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VIDEO: Spy Hard: Russian Fighter Jet Intercepts US Spy Plane Over Black Sea Amid Rising Tension

Another American recon plane forced away from the Russian border. 

A Russian Sukhoi Su-27 fighter jet intercepted a U.S. reconnaissance plane over the Black Sea and escorted it away from the Russian border amid rising tensions between the two countries. It’s the second such incident in the region in as many days.

The footage of the most recent encounter, on July 14, was posted on social media by the Russian Federation’s Ministry of Defense.

The crew on board the Russian fighter identified the aerial target as a Boeing RC-135 strategic reconnaissance aircraft of the U.S. Air Force and escorted it over the Black Sea, according to the Russian ministry.

The Russian authorities said the U.S. plane was escorted away before it reached the border.

As reported by Zenger, the Russian defense ministry posted a similar video a day earlier, showing a Sukhoi Su-30 fighter plane intercepting a U.S. Air Force EP-3E Ares reconnaissance aircraft over the Black Sea.

“On July 13, 2021, an air target approaching the state border of the Russian Federation was detected over the Black Sea by radar control of the airspace of the duty air defense of the Southern Military District,” department said in a social media post.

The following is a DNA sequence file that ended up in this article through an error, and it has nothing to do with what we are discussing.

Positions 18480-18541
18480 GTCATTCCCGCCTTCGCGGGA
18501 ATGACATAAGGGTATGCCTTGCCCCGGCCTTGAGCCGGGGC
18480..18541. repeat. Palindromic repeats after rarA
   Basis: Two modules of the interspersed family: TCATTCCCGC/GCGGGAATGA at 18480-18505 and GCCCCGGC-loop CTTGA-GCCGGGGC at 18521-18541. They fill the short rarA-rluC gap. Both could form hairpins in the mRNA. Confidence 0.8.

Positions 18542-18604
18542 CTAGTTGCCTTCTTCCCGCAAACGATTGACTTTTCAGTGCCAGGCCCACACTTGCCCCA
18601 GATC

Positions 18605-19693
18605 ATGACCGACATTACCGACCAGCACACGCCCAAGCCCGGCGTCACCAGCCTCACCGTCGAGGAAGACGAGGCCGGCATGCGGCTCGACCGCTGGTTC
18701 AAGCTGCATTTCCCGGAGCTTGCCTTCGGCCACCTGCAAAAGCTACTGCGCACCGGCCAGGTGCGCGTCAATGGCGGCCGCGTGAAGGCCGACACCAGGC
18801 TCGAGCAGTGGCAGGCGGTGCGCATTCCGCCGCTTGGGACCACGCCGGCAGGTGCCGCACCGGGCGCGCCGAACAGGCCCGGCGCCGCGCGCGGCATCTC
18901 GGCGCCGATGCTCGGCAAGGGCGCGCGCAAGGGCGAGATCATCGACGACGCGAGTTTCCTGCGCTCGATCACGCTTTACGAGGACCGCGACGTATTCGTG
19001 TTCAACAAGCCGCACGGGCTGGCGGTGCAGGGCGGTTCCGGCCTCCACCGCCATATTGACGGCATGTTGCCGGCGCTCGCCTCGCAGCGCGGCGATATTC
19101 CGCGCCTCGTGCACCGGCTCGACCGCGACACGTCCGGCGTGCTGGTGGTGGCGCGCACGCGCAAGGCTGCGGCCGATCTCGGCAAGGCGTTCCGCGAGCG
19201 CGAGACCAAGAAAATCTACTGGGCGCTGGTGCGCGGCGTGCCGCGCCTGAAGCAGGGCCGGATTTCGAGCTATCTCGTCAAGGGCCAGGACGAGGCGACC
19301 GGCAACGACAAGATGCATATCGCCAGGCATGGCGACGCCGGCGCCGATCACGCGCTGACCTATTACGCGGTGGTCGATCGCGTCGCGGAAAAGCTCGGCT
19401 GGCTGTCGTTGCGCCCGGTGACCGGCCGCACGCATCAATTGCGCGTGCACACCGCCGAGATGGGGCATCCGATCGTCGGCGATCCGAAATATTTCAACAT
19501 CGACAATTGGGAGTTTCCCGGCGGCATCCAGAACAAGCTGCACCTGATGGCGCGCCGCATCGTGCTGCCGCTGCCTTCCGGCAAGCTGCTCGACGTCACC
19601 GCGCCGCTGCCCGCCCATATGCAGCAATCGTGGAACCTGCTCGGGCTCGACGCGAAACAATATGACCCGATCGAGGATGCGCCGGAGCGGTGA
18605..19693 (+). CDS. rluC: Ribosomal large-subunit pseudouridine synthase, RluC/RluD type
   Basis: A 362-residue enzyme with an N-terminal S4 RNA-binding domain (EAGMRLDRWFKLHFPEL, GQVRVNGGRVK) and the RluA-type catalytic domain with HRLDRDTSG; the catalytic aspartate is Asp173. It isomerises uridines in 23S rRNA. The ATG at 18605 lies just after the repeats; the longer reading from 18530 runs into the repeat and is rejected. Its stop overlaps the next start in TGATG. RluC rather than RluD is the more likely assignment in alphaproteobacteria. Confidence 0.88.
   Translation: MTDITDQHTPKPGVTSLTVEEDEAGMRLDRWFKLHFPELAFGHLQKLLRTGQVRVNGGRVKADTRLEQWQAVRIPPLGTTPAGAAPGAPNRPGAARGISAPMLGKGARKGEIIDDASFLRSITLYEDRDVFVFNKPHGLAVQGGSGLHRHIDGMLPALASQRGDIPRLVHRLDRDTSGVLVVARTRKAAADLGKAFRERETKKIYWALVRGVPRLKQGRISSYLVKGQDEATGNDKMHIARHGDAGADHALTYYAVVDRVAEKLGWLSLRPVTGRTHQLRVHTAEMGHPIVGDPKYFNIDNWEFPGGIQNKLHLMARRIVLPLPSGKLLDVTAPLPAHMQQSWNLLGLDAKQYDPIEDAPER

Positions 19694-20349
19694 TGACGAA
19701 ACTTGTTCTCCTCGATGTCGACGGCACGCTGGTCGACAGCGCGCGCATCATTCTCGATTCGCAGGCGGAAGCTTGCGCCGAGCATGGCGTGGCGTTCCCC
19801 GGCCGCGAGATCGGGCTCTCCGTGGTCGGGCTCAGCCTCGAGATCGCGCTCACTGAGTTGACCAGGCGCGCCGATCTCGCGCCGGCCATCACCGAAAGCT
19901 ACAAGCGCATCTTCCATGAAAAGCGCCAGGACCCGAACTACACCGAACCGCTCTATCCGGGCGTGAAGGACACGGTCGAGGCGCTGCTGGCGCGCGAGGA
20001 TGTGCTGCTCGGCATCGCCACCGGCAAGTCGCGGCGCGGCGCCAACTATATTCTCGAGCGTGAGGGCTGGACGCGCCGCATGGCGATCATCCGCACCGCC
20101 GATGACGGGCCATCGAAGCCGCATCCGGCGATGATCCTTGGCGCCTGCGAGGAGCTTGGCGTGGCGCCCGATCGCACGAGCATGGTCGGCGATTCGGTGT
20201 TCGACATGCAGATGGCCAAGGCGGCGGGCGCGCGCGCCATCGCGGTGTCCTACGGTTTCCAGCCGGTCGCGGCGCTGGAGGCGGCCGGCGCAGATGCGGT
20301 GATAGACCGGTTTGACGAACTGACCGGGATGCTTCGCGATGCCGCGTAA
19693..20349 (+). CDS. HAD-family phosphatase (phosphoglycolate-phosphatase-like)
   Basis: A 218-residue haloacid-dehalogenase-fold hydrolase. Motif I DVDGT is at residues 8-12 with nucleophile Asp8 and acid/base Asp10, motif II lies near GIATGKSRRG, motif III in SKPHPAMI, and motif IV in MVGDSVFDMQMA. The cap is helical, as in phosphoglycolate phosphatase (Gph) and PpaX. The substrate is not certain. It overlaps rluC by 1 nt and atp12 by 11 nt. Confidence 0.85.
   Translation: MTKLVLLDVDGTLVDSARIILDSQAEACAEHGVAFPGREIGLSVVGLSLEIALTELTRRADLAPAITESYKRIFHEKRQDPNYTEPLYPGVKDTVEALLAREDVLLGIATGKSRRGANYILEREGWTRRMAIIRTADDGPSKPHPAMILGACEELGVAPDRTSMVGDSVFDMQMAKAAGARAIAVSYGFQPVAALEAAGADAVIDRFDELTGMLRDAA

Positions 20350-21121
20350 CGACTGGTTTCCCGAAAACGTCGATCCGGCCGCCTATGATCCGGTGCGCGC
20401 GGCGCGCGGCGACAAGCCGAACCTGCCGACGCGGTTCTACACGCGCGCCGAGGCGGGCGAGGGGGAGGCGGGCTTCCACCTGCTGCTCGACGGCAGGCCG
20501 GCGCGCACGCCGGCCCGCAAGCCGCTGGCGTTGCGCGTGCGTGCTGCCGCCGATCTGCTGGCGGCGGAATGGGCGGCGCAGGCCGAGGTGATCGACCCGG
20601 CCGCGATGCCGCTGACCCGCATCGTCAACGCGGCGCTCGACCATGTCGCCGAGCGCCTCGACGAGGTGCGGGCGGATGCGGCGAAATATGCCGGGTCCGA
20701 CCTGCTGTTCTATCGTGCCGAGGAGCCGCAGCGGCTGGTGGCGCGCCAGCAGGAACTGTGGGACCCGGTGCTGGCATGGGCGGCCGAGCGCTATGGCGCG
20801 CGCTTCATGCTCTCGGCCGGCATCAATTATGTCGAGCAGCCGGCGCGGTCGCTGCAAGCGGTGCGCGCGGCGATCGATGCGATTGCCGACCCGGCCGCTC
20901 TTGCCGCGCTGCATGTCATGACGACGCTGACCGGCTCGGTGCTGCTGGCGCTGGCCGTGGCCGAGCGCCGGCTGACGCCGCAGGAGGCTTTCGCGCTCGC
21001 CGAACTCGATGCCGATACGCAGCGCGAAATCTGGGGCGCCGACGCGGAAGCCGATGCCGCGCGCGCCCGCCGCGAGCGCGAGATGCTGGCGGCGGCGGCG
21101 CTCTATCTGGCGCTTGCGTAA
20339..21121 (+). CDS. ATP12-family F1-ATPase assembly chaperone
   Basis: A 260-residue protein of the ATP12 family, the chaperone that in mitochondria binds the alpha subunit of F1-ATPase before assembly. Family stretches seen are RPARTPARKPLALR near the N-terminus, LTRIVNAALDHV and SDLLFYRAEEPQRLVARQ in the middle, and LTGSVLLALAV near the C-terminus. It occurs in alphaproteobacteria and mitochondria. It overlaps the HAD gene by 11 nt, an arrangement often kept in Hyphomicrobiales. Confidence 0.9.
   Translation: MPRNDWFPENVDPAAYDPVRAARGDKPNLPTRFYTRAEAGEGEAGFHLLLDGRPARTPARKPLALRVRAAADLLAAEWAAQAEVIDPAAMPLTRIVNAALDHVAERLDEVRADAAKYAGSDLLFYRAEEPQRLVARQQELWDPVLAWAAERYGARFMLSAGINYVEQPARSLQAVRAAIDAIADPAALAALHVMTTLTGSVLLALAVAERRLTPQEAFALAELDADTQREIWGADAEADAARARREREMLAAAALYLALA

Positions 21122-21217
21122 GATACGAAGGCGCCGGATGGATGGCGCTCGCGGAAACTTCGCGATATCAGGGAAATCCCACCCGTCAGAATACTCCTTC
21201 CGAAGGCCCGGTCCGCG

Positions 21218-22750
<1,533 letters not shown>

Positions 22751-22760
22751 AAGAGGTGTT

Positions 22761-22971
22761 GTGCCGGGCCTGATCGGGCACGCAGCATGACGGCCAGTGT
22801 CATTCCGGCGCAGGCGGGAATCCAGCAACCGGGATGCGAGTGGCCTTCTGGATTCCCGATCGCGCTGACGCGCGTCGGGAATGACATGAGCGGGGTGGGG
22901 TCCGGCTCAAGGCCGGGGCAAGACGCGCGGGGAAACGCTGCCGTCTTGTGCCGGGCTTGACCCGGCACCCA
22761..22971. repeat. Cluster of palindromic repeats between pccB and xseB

“To classify the air target and prevent violations of the state border of the Russian Federation, an air defense forces Su-30 fighter of the Southern Military District was airlifted.

“After the foreign military aircraft turned away from the state border of the Russian Federation, the Russian fighter returned safely to the home airfield.”

Russia’s National Defense Control Center said that the “flight of the Russian fighter was carried out in strict accordance with the international rules for the use of airspace.”

Neither NATO nor the U.S. Air Force issued public statements on the Russian military’s moves.

The two incidents come amid rising tensions in the Black Sea region between NATO (which includes the U.S.) and Russian forces.

The area has been a hotspot since Russia’s annexation of Crimea in 2014.

Russia’s capture of the region from Ukraine gained the country a stronger footing in the Black Sea region, along with its existing naval base in Sevastopol.

(Edited by Matthew B. Hall and Judith Isacoff)